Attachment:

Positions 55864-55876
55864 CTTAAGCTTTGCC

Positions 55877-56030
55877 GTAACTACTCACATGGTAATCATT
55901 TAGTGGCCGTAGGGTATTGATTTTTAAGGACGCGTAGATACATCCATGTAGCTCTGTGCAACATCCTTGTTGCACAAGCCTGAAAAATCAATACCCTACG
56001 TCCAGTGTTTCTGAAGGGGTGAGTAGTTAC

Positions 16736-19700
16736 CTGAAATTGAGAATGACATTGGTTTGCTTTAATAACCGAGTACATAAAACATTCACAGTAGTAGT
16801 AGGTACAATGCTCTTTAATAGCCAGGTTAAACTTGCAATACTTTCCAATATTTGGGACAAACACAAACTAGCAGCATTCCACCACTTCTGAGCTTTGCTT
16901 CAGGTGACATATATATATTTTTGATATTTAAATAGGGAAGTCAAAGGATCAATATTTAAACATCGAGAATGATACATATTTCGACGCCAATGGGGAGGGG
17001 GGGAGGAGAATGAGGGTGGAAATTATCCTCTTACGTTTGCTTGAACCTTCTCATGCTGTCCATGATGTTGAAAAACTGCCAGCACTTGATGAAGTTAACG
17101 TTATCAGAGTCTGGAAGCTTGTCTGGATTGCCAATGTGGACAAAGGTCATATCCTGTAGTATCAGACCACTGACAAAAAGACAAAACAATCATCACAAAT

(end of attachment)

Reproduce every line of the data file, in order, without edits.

Positions 55864-55876
55864 CTTAAGCTTTGCC

Positions 55877-56030
55877 GTAACTACTCACATGGTAATCATT
55901 TAGTGGCCGTAGGGTATTGATTTTTAAGGACGCGTAGATACATCCATGTAGCTCTGTGCAACATCCTTGTTGCACAAGCCTGAAAAATCAATACCCTACG
56001 TCCAGTGTTTCTGAAGGGGTGAGTAGTTAC

Positions 16736-19700
16736 CTGAAATTGAGAATGACATTGGTTTGCTTTAATAACCGAGTACATAAAACATTCACAGTAGTAGT
16801 AGGTACAATGCTCTTTAATAGCCAGGTTAAACTTGCAATACTTTCCAATATTTGGGACAAACACAAACTAGCAGCATTCCACCACTTCTGAGCTTTGCTT
16901 CAGGTGACATATATATATTTTTGATATTTAAATAGGGAAGTCAAAGGATCAATATTTAAACATCGAGAATGATACATATTTCGACGCCAATGGGGAGGGG
17001 GGGAGGAGAATGAGGGTGGAAATTATCCTCTTACGTTTGCTTGAACCTTCTCATGCTGTCCATGATGTTGAAAAACTGCCAGCACTTGATGAAGTTAACG
17101 TTATCAGAGTCTGGAAGCTTGTCTGGATTGCCAATGTGGACAAAGGTCATATCCTGTAGTATCAGACCACTGACAAAAAGACAAAACAATCATCACAAAT